February 7, 2016
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Bone Marrow (cont.)

How is a bone marrow performed?

Typically, only a local anesthetic is required to numb the skin and tissue down to the surface of the bone. A small cut (less than one-quarter inch) is then made in the skin. A hollow needle whose center is filled by a removable metal rod called a trochar is used to penetrate through the dense outer shell of bone. Once inside the bone, the trochar is removed and a syringe is attached to the now hollow tube of the bone marrow needle. The bone marrow is withdrawn as a thick liquid by pulling back on the plunger of the syringe and collecting the liquid. This sample is known as the marrow aspirate. This part of the procedure only lasts a few seconds, but is usually the most painful due to the sudden sense of a negative pressure inside the bone.

A biopsy can also then be obtained in addition to the marrow aspirate or when an aspirate cannot be obtained. The same needle is used but without the center portion in place. As the needle is partially rotated into the bone it cuts a core which is trapped inside the needle. Once the needle is removed, this core can be extracted from the needle barrel. This core can then be prepared with fixatives and stains for examination under a microscope.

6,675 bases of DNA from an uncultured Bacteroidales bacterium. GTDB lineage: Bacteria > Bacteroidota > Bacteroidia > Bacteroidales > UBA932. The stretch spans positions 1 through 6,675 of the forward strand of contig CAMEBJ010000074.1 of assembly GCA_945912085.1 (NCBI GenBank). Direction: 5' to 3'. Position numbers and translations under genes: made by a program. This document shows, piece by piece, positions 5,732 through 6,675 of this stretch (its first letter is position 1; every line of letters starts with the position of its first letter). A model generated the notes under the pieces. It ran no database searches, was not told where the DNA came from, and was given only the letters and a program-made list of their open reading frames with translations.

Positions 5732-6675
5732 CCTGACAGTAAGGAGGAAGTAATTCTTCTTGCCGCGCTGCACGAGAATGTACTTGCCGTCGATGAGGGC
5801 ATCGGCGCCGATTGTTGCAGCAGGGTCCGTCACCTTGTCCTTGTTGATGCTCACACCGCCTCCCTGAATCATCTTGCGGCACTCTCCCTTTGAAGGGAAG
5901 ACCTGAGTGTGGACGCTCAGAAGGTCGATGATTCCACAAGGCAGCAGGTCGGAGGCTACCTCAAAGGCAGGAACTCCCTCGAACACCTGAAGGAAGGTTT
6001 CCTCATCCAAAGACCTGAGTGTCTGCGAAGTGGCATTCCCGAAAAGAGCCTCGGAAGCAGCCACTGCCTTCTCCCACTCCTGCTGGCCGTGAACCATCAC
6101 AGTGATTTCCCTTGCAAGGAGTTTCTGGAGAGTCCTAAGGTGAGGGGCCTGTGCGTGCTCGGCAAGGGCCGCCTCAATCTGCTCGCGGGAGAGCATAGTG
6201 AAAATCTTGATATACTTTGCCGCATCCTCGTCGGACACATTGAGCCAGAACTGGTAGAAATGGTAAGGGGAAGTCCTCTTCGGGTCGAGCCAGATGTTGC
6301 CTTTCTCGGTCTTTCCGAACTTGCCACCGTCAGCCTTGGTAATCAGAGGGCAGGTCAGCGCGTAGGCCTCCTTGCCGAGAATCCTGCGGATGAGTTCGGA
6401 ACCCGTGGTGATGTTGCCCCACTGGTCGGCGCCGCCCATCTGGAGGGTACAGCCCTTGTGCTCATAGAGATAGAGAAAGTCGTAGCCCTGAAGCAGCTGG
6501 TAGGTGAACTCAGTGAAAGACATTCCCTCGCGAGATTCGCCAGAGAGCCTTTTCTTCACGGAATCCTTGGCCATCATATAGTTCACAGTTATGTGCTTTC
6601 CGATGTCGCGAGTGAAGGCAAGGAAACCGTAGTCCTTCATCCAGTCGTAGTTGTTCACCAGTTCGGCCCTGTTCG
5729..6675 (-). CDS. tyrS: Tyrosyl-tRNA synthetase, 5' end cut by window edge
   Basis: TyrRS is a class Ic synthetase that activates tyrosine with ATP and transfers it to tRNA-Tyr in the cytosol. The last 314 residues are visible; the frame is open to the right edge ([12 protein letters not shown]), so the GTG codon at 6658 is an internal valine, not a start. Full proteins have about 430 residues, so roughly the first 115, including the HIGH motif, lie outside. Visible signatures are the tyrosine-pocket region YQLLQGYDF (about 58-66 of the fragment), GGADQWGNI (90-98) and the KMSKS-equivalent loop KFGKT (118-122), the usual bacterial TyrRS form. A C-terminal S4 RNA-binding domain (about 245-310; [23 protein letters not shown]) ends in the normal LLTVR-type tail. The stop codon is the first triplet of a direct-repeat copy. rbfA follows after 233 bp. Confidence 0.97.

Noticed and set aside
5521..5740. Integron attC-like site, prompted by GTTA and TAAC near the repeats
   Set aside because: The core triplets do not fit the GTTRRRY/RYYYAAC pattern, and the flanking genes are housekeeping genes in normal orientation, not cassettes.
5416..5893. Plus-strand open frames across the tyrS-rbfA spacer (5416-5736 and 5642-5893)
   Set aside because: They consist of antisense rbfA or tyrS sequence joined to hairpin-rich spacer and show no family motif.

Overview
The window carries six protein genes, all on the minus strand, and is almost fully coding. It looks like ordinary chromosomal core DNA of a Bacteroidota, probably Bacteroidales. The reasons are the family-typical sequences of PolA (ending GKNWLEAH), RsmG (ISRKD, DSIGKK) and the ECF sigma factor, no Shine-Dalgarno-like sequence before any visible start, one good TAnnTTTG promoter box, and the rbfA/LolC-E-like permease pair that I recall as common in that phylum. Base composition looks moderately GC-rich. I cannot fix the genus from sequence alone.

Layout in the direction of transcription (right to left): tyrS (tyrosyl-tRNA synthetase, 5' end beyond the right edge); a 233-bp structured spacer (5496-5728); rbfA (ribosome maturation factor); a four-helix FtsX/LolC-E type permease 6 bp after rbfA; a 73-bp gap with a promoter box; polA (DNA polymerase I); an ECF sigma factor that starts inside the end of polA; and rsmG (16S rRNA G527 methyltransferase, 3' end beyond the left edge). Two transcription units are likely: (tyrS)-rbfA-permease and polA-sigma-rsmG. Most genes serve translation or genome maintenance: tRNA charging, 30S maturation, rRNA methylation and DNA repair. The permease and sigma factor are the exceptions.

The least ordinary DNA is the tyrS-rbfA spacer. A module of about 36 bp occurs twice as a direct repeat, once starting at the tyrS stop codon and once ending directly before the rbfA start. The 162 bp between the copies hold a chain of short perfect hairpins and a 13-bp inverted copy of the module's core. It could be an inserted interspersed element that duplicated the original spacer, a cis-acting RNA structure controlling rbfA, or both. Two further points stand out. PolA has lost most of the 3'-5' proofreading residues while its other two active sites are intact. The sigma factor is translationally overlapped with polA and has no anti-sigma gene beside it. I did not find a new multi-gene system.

Since the skin cut for a bone marrow procedure is usually very small, no stitches are generally necessary and only a bandage is applied.

What is done with the bone marrow sample?

The bone marrow core biopsy is first placed in a liquid that keeps the cells in their natural condition (fixative solution). The sample is then placed in a solution to soften the bone and is finally processed like other biopsies in the tissue study (histology) laboratory. The liquid portion of the bone marrow is spread on glass slides and stained to make the bone marrow smears. The slides are then examined under the microscope, usually by a specially qualified technician or physician such as a hematologist or pathologist.

Portions of either sample may be submitted to the microbiology laboratory for cultures. Certain conditions may require other specialized studies such as genetic testing or cell marker studies.

Medically Reviewed by a Doctor on 6/2/2015

Source: MedicineNet.com

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